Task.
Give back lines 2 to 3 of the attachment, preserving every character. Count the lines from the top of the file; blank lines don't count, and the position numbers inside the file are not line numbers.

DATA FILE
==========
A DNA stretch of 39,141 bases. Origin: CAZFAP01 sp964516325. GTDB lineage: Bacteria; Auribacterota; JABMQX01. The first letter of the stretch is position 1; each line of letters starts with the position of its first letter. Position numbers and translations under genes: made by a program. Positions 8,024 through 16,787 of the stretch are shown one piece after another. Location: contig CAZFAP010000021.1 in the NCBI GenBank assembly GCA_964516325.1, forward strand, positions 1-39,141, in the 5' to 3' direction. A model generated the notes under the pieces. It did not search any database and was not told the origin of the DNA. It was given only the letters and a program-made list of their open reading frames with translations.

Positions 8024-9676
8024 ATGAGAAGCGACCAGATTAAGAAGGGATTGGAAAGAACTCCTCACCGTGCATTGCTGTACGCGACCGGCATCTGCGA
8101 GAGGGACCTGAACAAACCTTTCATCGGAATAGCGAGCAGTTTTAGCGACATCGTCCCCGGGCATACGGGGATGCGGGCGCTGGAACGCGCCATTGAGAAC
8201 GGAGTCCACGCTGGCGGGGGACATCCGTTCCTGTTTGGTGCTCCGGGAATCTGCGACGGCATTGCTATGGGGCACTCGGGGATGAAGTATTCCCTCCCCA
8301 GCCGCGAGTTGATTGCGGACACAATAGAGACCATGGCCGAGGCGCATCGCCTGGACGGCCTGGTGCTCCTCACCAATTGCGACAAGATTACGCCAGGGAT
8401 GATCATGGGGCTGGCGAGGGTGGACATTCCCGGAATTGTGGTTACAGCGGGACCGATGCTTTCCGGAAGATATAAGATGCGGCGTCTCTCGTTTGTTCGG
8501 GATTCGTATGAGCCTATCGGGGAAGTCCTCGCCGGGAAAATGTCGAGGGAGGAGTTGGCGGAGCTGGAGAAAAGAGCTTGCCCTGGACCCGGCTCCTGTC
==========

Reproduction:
Positions 8024-9676
8024 ATGAGAAGCGACCAGATTAAGAAGGGATTGGAAAGAACTCCTCACCGTGCATTGCTGTACGCGACCGGCATCTGCGA